It’s intriguing to imagine what might have happened if the USFL had played it safe and given their league time to mature. (Can you picture Mel Kiper breaking down college talent for two professional football drafts?) On the other hand, it was the USFL’s willingness to operate on the edge that gave it a fighting chance in the first place. One of the most entertaining portions of Small Potatoes is a montage of elaborate touchdown celebrations, each of them far more flamboyant than the NFL would allow today and yet somehow less obnoxiously self-congratulatory than the tiresome shimmy-shake NFL players bring out after every tackle or first down. The USFL thrived on its individuality, and somewhere along the way Tollin appears to have swallowed some of the Kool-Aid: Though he’s correct in suggesting that the USFL influenced the NFL with its implementation of instant replay as an officiating tool, Tollin goes too far when he credits the league for prompting the NFL’s adoption of the 2-point conversion, given that the post-touchdown play was used in college football dating back to the late 1950s and in the American Football League prior to its merger with the NFL. Details, details.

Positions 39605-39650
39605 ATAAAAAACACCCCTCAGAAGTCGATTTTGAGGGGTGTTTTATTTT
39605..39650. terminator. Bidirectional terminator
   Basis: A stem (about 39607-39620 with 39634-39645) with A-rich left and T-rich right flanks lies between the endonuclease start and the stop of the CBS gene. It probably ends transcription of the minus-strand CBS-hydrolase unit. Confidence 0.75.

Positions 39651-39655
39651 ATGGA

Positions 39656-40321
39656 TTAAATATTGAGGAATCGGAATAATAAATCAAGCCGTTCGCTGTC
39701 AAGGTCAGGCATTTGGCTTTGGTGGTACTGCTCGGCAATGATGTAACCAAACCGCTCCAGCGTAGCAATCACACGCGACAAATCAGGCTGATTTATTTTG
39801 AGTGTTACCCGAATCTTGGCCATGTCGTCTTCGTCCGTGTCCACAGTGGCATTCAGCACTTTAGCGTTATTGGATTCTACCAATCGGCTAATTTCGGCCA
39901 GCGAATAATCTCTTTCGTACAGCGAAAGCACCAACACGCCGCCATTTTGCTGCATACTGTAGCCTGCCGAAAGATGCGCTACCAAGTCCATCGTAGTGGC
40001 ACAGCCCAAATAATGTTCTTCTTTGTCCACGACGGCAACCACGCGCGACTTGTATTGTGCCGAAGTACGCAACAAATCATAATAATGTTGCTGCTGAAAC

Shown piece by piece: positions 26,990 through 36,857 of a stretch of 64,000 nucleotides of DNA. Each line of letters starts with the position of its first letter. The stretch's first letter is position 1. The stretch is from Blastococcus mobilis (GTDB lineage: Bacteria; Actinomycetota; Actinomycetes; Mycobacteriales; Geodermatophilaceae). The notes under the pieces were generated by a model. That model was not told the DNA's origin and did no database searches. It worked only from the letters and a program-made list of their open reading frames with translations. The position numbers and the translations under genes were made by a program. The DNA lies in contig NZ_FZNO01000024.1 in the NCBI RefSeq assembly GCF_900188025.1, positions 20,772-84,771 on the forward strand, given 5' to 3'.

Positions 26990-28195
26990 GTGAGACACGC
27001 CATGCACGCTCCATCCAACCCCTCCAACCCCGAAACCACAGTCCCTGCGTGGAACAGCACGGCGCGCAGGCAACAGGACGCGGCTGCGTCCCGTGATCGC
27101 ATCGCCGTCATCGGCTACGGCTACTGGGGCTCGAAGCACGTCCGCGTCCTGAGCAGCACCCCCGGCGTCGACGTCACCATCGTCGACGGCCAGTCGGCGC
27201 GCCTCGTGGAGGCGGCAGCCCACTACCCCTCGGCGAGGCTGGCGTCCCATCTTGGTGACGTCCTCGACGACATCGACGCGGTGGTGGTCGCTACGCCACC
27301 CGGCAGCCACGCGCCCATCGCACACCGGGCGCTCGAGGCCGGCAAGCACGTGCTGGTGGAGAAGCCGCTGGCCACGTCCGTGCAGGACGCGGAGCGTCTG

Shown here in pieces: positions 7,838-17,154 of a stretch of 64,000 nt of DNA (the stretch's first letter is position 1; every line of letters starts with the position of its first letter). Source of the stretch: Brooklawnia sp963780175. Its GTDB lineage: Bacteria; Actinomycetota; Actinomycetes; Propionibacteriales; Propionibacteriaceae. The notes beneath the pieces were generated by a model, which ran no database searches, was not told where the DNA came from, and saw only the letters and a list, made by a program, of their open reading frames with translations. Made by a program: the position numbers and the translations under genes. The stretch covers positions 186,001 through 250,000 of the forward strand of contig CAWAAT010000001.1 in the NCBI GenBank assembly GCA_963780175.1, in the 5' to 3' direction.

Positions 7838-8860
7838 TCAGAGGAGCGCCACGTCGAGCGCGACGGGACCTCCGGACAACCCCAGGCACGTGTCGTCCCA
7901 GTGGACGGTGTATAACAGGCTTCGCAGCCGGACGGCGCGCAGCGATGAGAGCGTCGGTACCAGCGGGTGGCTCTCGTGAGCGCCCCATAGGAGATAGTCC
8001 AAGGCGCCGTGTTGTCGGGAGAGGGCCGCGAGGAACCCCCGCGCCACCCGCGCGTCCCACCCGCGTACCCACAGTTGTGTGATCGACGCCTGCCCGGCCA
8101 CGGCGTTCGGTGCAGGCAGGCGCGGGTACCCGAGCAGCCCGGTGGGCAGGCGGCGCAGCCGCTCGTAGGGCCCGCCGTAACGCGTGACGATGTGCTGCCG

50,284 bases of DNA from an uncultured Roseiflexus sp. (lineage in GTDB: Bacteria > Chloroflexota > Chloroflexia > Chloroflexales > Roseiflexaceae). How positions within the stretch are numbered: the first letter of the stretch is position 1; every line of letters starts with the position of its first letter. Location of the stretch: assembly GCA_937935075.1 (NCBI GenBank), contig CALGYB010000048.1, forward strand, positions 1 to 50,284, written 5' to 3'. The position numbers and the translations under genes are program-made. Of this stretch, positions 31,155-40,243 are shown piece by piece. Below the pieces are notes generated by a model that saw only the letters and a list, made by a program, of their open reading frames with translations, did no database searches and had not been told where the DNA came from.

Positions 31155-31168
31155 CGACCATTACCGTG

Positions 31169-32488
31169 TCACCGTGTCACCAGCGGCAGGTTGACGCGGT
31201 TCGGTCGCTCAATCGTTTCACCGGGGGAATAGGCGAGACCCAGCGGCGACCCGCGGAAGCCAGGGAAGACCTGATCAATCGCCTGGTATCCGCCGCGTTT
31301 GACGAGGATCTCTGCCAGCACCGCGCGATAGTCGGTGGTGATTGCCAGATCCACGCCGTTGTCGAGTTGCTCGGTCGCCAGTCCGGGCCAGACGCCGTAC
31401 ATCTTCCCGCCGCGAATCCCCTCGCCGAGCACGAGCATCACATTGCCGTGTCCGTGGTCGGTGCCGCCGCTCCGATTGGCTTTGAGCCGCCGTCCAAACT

That twisting of history isn’t the only time Tollin gets a bit careless with his filmmaking. For example, there’s an outdoor interview with ESPN’s Bill Simmons, the guy who dreamed up the concept for the “30 for 30” series, in which Simmons is so poorly lit that it seems as if the interview was done on a whim using a flip camera that Tollin had in his back pocket when he went to the company picnic. And, of course, there’s the Trump interview, which gets more attention than it warrants. Although Tollin succeeds in tracing the fall of the league back to Trump, the appeal of his film turns out to have more to do with resurrecting the USFL in our memories than sleuthing its demise. “Who killed the USFL?” is a question that’s worth asking, but for now a better question might be this: How did we manage to forget the dead so completely?
Small Potatoes: Who Killed the USFL? premieres tonight on ESPN at 8 pm ET, and will rerun frequently thereafter. The Cooler will be reviewing each film in the “30 for 30” series upon its release.